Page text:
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Results for Development Institute;
Given the reality of increasingly limited development resources from external funders, being able to weigh the full costs of open government initiatives is critical to ensuring that governments are allocating and using resources in the most efficient and effective manner possible. Priceless? A New Framework for Estimating the Cost of Open Government Reforms presents and tests a methodology for doing just that. This report highlights work led by Results for Development and supported by the World Bank between August 2016 and June 2017 that has sought to overcome a major gap in understanding the value of open government programs globally.
Provides results from a survey of Illinois, Michigan, Minnesota, Ohio, and Wisconsin residents. Includes views on the impact of money in state politics and the choice of available candidates, and support for education, healthcare, and jobs reform.
Global Alliance For The Future of Food;
This Guide to Government Action is part of a suite of materials that presents how narratives, policies, and practices across the food-health nexus can be transformed to promote human, ecological, and animal health and well-being. It is the result of a stakeholder-led engagement process that gathered insights and feedback from a diverse array of individuals and organizations within and across many contexts, scales, cultures, and geographies. This document is supported by Systemic Solutions for Healthy Food Systems: Approaches to Policy & Practice — a diverse catalogue of global case studies that can be used to further inform the recommendations set out in this guide. Users are also encouraged to read Food Systems Transformation — Promoting Human, Ecological, & Animal Health & Well-being: A Shared Vision & Narrative, which articulates a new vision and narrative for food systems that promote health.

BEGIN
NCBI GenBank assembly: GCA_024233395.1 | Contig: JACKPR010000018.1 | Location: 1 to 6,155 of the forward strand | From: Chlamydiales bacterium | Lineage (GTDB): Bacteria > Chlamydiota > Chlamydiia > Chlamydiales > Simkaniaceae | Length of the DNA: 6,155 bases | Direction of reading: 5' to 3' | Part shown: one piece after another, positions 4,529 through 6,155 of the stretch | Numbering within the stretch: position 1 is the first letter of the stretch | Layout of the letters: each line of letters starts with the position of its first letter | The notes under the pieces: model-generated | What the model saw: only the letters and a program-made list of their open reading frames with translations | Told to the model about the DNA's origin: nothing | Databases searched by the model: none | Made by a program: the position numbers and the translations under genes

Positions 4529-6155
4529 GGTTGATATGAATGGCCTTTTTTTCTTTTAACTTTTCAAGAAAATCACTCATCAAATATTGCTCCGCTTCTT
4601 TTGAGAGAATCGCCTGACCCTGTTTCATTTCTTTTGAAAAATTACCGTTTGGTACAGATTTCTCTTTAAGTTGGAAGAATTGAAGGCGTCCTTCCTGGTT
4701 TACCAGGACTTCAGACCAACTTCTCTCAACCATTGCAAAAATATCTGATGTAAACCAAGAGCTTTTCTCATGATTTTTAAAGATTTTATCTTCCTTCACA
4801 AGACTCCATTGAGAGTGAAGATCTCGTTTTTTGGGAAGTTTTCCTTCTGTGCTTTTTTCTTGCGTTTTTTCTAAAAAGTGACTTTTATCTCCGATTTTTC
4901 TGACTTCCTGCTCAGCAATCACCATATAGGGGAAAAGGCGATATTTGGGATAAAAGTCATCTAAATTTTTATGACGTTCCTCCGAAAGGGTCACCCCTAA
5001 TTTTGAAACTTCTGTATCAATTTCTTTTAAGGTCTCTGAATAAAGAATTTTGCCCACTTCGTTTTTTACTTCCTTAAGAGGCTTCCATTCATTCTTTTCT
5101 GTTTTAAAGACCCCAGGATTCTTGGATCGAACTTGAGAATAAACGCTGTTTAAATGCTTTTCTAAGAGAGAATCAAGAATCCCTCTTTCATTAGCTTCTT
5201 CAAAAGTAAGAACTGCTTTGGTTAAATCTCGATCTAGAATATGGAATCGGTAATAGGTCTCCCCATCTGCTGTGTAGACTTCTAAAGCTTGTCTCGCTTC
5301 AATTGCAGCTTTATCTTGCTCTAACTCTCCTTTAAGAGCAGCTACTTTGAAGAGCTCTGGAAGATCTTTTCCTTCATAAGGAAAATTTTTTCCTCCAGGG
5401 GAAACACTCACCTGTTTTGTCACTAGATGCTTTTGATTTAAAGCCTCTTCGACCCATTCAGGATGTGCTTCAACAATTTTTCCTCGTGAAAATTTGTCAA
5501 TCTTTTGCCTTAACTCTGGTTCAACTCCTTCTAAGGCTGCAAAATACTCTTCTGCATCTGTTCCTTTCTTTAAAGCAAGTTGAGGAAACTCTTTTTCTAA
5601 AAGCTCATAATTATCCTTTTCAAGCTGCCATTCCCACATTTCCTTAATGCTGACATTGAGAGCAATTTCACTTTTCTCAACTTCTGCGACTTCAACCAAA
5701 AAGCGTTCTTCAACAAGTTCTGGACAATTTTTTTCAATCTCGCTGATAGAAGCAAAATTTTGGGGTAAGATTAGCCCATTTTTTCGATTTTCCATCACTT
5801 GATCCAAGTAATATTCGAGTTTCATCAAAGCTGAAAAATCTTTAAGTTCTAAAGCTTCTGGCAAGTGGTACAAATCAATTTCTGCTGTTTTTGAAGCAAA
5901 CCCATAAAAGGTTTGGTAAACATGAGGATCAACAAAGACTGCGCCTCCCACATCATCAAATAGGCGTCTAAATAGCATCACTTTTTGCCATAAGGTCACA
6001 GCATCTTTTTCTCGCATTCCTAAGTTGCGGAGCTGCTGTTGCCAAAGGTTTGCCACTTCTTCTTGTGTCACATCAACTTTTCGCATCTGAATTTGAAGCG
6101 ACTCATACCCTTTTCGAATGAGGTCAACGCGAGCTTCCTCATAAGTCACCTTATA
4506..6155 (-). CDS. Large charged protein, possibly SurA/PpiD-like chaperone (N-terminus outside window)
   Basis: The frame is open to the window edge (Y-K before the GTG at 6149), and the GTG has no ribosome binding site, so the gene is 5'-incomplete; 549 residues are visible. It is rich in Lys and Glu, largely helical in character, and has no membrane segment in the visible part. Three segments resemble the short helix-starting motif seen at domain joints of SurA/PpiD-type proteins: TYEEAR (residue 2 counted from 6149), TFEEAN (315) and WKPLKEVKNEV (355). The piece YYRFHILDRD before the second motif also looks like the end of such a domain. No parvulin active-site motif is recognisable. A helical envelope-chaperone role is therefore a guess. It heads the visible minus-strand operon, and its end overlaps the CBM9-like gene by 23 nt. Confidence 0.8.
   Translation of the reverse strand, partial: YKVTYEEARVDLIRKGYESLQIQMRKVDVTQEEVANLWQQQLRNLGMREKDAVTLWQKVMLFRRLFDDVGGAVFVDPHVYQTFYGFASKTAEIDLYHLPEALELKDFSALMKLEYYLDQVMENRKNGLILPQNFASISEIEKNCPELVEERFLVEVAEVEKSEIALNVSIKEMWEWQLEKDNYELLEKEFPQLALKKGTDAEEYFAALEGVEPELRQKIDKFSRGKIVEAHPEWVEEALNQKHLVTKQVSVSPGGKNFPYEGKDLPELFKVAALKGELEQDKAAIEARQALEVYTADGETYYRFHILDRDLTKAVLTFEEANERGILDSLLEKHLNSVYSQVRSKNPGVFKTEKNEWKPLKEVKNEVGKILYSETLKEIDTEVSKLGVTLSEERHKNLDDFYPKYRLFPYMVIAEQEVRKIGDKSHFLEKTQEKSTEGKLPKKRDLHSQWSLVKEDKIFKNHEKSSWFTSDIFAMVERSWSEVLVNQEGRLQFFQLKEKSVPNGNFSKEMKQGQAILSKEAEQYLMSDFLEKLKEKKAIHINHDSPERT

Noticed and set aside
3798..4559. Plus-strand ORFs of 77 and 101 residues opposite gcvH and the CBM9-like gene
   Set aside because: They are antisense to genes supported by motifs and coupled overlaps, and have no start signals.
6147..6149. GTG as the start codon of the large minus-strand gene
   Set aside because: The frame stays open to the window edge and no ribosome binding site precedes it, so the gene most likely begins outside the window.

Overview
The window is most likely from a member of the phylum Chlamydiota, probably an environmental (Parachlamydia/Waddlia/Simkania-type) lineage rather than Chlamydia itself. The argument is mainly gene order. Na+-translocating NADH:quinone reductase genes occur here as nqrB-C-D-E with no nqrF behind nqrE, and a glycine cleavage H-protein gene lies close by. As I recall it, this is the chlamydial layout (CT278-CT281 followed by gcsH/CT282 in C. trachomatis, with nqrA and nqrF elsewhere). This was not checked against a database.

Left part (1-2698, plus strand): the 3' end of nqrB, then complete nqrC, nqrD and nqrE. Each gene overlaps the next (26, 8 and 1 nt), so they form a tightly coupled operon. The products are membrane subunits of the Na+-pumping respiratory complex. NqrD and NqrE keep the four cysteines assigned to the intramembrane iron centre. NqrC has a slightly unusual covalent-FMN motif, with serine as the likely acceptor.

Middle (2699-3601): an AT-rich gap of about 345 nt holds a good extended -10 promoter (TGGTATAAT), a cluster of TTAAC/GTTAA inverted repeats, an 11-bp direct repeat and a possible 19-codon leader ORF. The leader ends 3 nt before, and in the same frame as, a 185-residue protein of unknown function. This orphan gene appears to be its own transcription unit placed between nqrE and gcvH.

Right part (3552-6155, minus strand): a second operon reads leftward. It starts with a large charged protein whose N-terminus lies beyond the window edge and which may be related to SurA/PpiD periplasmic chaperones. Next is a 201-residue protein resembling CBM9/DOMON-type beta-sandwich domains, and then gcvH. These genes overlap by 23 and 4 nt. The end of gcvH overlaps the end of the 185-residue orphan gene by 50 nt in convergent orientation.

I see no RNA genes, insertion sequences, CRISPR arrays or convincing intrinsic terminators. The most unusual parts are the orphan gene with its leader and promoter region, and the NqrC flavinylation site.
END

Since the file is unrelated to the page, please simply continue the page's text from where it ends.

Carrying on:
Pew Research Center;
Government reformers and advocates believe that two contemporary phenomena hold the potential to change how people engage with governments at all levels. The first is data. There is more of it than ever before and there are more effective tools for sharing it. This creates new service-delivery possibilities for government through use of data that government agencies themselves collect and generate. The second is public desire to make government more responsive, transparent and effective in serving citizens -- an impulse driven by tight budgets and declining citizens' trust in government.The upshot has been the appearance of a variety of "open data" and "open government" initiatives throughout the United States that try to use data as a lever to improve government performance and encourage warmer citizens' attitudes toward government.This report is based on the first national survey that seeks to benchmark public sentiment about the government initiatives that use data to cultivate the public square. The survey, conducted by Pew Research Center in association with the John S. and James L. Knight Foundation, captures public views at the emergent moment when new technology tools and techniques are being used to disseminate and capitalize on government data and specifically looks at:People's level of awareness of government efforts to share dataWhether these efforts translate into people using data to track government performanceIf people think government data initiatives have made, or have the potential to make, government perform better or improve accountabilityThe more routine kinds of government-citizen online interactions, such as renewing licenses or searching for the hours of public facilities.